quill pen, scroll, candleThis is a recurring series by Mistress Alys Mackyntoich on whether certain names currently can be documented to period based on existing evidence. There are a lot of names that people think are medieval, but actually aren’t, and others which people think are modern, but in fact are found in the SCA’s period. If you would like to suggest a name, send an email to the Gazette.

Today’s name is Cleopatra.

In the sixteenth and early seventeenth centuries, a fashion developed (particularly in England and the German-speaking principalities) for naming children after figures from classical history and mythology.  As a result, we have evidence of women named Cleopatra in England[1] and in Switzerland[2].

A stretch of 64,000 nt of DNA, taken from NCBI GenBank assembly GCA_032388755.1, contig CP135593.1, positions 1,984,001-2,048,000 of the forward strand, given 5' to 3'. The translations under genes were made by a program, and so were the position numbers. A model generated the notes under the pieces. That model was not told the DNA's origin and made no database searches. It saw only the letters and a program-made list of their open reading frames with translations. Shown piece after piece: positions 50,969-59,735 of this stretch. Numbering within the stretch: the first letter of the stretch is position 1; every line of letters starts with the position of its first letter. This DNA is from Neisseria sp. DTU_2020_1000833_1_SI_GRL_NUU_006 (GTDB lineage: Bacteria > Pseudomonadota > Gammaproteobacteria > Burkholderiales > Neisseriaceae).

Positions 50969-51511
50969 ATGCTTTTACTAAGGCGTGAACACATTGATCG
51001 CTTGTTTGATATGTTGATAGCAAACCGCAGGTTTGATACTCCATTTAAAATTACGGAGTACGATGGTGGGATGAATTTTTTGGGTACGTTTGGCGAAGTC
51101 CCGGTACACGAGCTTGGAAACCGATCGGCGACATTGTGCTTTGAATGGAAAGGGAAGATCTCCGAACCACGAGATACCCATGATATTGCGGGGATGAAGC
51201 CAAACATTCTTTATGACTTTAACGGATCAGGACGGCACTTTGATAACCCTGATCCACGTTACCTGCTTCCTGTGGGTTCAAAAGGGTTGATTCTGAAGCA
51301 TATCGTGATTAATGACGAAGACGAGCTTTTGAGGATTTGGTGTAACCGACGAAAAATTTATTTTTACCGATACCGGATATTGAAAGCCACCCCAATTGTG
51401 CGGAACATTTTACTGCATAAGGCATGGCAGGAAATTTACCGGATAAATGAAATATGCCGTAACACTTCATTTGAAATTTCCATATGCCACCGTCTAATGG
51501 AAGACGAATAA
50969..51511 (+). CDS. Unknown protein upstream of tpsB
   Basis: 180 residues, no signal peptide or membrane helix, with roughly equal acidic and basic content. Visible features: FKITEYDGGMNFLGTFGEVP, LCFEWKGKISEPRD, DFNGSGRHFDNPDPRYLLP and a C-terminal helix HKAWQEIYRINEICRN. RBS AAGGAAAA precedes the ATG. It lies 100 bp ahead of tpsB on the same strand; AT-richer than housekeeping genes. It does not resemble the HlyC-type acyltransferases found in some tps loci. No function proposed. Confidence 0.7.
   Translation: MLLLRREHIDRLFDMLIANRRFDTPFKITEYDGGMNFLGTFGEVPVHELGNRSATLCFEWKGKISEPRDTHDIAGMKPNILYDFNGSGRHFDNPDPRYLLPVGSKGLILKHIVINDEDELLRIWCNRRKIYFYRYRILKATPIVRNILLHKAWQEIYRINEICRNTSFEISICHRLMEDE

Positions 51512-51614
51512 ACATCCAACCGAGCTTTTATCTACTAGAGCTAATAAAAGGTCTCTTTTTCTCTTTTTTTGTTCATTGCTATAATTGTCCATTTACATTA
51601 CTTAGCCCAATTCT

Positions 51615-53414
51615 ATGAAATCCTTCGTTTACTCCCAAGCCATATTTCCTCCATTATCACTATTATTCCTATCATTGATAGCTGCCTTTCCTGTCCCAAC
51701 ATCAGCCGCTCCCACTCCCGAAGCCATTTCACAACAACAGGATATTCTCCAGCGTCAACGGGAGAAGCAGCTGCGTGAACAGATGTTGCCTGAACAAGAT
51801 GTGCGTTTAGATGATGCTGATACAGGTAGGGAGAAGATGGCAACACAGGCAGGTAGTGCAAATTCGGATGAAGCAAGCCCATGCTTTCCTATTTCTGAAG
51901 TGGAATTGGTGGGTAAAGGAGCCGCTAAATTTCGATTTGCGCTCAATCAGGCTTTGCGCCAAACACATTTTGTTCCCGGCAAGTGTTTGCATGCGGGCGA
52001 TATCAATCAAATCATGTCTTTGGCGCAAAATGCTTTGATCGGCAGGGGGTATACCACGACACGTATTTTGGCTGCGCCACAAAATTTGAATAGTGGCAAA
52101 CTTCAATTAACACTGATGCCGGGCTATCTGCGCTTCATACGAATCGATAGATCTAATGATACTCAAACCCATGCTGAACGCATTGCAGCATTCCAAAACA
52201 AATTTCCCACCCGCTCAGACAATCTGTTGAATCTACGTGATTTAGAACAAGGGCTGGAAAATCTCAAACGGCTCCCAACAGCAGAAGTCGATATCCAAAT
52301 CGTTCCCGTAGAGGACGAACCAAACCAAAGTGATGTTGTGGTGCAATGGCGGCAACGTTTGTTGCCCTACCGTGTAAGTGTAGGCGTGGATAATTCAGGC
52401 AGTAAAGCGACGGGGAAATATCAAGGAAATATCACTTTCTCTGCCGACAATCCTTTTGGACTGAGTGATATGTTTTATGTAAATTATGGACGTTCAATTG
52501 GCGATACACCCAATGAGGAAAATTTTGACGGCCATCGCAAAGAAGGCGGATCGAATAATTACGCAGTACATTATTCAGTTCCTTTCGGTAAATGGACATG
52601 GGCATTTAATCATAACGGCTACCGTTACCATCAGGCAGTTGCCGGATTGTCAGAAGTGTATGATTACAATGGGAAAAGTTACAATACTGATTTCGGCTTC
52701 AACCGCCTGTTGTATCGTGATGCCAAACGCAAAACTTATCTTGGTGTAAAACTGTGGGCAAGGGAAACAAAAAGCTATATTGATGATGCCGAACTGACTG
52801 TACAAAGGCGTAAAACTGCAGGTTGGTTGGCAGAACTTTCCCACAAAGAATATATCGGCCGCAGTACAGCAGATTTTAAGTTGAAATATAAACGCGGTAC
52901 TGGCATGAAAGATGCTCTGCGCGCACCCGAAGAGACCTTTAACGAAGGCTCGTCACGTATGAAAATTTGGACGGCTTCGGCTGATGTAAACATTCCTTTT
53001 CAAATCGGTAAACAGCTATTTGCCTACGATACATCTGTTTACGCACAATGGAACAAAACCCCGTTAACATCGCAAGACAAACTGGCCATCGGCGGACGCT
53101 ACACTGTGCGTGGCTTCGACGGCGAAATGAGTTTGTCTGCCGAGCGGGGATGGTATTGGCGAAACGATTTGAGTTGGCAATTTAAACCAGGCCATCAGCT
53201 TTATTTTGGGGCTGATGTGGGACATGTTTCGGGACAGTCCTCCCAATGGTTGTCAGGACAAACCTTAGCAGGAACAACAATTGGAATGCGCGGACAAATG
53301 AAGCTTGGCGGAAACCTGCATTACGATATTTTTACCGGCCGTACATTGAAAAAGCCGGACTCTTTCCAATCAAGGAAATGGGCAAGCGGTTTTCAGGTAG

If you are interested in other names from classical history and mythology for which we have evidence of use by real people in the sixteenth and early seventeenth centuries, I have a published article on these names.

[1]  Cleopatra Ashton; Female; Marriage; 10 Feb 1647; Saint Andrew By The Wardrobe, London, London, England; Batch: M02232-1 (https://familysearch.org/ark:/61903/1:1:NVJH-8P8)
[2] Cleopatra Ruch; Female; Christening; 06 Feb 1530; Basel, Basel, Switzerland; Batch: C73987-0 (https://familysearch.org/ark:/61903/1:1:FV8V-GMP)